Former President Katsav Could Be Released Next Week

Parole board to reconsider ex-president's request to commute his sentence by a third following the announcement of a new rehabilitation policy.

Former President Moshe Katsav en route home during his Passover leave, in 2015.
Nir Keidar

Former President Moshe Katsav, who was convicted of rape, could be released from prison next week, pending the approval of a parole board at a hearing set for July 20. Katsav's case was sent back to the parole board after the announcing of a new policy allowing a convict to undergo rehabilitation without expressing remorse.

Katsav, Israel’s eighth president, was convicted in 2010 of rape, commission of an indecent act by force, sexual harassment and obstruction of justice, but he never admitted to the offenses or expressed remorse.

Last week, the court sent Katsav's appeal against the refusal to commute his sentence by a third back to the parole board, after the Prisoners' Rehabilitation Authority announced a change in its policy. The Authority said it will reexamine "complex and sensitive cases," including that of the former president, adding that it could possibly provide a new opinion concerning Katsav's prospects for rehabilitation.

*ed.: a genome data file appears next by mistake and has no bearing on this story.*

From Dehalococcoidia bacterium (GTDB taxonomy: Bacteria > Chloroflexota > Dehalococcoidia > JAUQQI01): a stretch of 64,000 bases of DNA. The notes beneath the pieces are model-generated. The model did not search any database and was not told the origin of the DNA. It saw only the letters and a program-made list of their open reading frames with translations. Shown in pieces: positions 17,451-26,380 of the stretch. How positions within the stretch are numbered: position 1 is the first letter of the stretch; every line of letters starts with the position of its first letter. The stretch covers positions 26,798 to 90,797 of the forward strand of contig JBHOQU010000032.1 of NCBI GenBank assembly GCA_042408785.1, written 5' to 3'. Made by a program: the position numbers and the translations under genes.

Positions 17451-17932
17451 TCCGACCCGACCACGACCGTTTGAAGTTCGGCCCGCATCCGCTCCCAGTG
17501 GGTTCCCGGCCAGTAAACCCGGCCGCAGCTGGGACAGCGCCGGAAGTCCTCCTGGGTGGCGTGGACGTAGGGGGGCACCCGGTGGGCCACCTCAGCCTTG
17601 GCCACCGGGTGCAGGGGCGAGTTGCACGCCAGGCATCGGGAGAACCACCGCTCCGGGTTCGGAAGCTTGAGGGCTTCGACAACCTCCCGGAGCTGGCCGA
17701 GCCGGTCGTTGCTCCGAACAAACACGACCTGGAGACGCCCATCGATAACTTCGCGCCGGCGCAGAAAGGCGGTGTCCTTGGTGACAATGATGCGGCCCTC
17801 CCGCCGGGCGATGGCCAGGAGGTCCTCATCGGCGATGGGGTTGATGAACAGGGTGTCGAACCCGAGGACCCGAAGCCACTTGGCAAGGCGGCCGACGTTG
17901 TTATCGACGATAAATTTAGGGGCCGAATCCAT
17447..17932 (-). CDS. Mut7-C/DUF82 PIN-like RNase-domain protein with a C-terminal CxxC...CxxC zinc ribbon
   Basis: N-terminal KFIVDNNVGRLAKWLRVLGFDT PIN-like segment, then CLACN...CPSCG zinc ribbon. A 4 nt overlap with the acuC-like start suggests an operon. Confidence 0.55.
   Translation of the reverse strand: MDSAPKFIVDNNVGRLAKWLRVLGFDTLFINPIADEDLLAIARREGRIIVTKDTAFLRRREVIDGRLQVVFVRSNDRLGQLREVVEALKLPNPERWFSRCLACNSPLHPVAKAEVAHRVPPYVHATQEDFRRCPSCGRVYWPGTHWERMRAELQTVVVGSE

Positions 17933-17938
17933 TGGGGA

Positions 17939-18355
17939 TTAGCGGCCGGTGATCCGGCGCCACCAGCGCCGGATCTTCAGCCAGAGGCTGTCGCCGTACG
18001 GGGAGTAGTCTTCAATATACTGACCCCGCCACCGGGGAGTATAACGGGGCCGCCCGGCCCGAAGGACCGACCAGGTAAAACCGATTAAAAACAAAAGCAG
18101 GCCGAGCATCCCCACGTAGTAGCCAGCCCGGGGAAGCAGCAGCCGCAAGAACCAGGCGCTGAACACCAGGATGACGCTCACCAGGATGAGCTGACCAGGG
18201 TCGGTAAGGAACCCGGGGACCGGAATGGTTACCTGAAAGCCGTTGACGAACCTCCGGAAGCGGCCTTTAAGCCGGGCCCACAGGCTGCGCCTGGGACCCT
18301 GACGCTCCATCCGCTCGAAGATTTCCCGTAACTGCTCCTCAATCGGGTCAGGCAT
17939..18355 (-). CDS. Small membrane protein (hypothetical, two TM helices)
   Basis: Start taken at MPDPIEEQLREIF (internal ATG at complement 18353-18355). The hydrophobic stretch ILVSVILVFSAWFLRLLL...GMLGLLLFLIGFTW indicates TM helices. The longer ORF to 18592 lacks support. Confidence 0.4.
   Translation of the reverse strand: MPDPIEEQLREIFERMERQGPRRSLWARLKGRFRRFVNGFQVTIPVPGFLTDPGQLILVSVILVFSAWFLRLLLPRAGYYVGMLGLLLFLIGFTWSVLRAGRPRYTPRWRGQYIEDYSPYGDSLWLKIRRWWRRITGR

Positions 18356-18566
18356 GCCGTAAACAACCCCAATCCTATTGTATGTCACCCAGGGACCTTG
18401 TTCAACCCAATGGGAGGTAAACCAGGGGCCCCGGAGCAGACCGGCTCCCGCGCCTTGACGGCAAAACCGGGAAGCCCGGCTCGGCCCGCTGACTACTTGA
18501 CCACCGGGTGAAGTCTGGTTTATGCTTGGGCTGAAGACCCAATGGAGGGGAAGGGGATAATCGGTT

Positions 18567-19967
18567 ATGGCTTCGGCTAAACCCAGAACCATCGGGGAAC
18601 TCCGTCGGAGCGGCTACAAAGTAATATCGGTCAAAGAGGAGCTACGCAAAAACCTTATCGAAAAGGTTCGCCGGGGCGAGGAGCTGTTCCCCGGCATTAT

This means that Katsav may get out early after all, even without admitting any wrongdoing, which bars him from parole under the existing rules.

In April, the parole board rejected Katsav’s bid for early release and unanimously decided that he should complete his seven-year jail term. 

Admission and accepting responsibility for the crimes are preconditions for parole. However, new winds in criminology argue in favor of rehabilitating prisoners who deny wrongdoing as well. And thus, the Rehabilitation Authority is now proposing to suggest Katsav undergo a rehabilitation program provided outside prison, without admitting to a thing.

Based on the change in rehabilitation policy, Katsav’s lawyer Shani Illouz said that the authority’s willingness to prepare a plan for the ex-president voids all the grounds cited by the parole board for its refusal to release him.